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Bacteria discovered in lake of oil: implications for extraterrestrial life?

Pitch Lake in Trinidad, where life has been found inside water droplets within the oil deposits.
Pitch Lake in Trinidad, where life has been found inside water droplets within the oil deposits.
Martina Jackson/Wikimedia Commons

A recent discovery by scientists may have implications for possible extraterrestrial life: bacteria have been found thriving in a lake of oil in Trinidad, again showing how life can exist in even the most inhospitable conditions on Earth. The discovery brings to mind the similar environment on Saturn’s moon Titan, where lakes and seas of liquid hydrocarbons (methane/ethane) exist at the moon’s poles.

The new findings were just published in the journal Science by an international team of scientists who studied Pitch Lake, a natural liquid asphalt lake in Trinidad, and found microorganisms (bacteria and archaea) living in tiny water droplets within the oil deposits. There is relatively little water in the lake, so the discovery of such a thriving ecosystem was unexpected. Yet these miniscule water droplets are apparently more than enough to sustain microbial life within them, even though the surrounding oil is full of toxic compounds.

“Oil was considered to be dead,” according to lead study author Rainer Meckenstock, an environmental microbiologist at Germany’s Helmholtz Zentrum München. “The microbes most likely were enclosed in droplets in the deep subsurface and ascended together with the oil.”

The water droplets are also highly salty, and their isotopic composition suggests that the oil originates from deep in the subsurface below the lake. On the surface of the lake, methane bubbles are also released into the atmosphere, after microorganisms have altered the chemical composition of the oil, which rises up to the surface from the lake bottom.

There is a place in the Solar System which has conditions similar to this: Saturn’s largest moon Titan. The environment is much too cold for liquid water on the surface, but instead there are lakes and seas of liquid hydrocarbons, methane, and ethane. There are even rivers and rain—Earth-like in appearance but very different in composition. But since these are bodies of liquid, it has been questioned whether some form of life could exist in them, perhaps methane-based. The idea is a tantalizing one, even if still just speculative.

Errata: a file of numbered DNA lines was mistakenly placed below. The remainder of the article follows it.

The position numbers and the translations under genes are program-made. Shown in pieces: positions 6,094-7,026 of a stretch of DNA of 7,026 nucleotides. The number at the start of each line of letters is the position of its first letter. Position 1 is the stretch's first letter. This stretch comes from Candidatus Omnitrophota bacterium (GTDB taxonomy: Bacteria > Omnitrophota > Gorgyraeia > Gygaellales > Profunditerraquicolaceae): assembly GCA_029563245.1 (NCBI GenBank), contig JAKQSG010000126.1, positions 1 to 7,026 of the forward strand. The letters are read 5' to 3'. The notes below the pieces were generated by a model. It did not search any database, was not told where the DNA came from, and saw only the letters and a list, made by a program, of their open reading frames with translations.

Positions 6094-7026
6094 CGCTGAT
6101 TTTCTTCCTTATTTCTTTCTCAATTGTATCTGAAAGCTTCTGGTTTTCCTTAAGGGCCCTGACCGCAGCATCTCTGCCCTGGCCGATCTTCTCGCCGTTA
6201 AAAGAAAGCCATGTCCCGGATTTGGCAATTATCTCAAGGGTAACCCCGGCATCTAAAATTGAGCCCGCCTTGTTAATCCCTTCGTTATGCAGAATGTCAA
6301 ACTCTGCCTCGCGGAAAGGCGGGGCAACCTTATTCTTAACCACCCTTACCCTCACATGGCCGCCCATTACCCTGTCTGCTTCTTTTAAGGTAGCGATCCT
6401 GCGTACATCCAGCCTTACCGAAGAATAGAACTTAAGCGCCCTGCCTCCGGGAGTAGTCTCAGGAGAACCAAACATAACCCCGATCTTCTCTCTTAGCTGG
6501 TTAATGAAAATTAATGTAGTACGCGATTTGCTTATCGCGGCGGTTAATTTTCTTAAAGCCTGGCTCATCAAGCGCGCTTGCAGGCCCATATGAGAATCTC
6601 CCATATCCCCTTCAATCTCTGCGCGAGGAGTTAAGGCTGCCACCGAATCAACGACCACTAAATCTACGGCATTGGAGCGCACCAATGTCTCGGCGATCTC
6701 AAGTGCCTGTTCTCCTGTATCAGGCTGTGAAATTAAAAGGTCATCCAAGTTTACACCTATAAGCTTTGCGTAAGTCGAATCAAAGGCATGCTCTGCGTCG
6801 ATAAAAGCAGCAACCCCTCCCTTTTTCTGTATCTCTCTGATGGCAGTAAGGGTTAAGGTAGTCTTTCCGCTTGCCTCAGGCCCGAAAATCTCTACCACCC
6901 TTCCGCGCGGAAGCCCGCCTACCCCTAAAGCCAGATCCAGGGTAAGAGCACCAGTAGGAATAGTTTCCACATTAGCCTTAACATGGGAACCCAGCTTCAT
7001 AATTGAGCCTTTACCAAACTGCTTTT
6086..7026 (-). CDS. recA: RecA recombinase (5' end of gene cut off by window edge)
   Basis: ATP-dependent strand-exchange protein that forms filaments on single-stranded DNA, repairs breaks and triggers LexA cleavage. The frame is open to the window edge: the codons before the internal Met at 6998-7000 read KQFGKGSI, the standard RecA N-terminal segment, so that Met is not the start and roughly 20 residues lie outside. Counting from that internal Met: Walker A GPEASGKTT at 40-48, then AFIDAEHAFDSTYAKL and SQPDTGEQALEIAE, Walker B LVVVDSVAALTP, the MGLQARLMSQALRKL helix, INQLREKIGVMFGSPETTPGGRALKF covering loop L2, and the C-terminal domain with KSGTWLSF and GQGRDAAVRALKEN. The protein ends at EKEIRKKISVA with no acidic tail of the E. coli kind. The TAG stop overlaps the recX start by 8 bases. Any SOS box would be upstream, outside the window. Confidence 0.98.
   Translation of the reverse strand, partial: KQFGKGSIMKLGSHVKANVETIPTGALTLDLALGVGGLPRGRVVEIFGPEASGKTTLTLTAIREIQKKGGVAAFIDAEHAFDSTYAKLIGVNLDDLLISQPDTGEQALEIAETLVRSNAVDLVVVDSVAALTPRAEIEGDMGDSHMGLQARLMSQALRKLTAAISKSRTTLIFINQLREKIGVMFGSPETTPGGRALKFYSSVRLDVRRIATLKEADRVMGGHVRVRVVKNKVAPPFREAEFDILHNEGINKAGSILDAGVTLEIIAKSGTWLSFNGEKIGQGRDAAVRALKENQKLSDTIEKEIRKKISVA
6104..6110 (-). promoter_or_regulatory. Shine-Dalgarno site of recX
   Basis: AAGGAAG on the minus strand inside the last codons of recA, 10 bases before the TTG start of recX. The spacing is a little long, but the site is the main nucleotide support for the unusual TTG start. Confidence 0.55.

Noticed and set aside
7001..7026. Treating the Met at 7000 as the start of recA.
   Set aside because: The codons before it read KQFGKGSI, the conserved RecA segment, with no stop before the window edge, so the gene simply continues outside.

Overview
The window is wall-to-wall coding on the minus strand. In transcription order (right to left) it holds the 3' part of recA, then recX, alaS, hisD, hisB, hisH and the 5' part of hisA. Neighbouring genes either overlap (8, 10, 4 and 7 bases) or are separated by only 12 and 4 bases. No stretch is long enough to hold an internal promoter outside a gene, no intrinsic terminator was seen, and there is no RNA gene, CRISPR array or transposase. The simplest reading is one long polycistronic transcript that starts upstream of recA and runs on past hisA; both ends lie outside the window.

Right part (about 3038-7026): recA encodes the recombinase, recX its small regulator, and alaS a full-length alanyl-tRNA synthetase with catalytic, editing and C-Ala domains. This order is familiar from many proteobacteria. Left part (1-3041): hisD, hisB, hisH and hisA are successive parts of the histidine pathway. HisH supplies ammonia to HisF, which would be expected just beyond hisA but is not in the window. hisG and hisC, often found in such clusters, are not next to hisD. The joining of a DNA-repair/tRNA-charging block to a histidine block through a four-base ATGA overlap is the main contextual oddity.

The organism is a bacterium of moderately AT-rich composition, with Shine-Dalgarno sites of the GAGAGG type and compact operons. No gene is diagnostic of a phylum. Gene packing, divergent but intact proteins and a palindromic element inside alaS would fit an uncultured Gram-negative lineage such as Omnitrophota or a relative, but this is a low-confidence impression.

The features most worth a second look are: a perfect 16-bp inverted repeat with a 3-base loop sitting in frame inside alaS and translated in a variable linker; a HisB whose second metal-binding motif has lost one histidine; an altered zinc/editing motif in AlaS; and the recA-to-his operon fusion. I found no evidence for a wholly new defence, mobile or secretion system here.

The extreme cold is certainly a limiting factor, but the results from the lake in Trinidad show that the possibility shouldn’t be discounted. The Titanian lakes may also contain tiny droplets of water, which would otherwise be frozen solid on the ground. We just don’t know until another mission can go there and examine them up close. Or perhaps life could do just fine in the lakes themselves and not even need water.

Titan’s atmosphere also contains a lot of methane, and the source of it is still unclear. While scientists know it is being regularly replenished, it is assumed by most that it is geological in origin. What if bubbles of methane were also being released into the atmosphere from the lakes and seas in a way similar to the lake in Trinidad? Purely hypothetical at this point, but interesting to think about.

There is also the previous finding that hydrogen, abundant in Titan’s atmosphere, seems to somehow disappear at the surface, as if something is consuming it, like what happens on Earth with nitrogen/oxygen. Some scientists have suggested this might be evidence for life of some kind, although there are still other explanations possible. Titan is a very mysterious and alien world.

Adding to the possibilities, there is now thought to be a subsurface ocean of salty liquid water deep below the surface of Titan, something like Europa or Enceladus. Even if the surface is completely devoid of life in such harsh conditions, this ocean may be a more suitable habitat. Very little is known so far about the actual conditions down there, so again everything is conjecture until we can return to Titan and explore it better with more advanced probes.

The abstract/paper is available here.

This article was first published on AmericaSpace.

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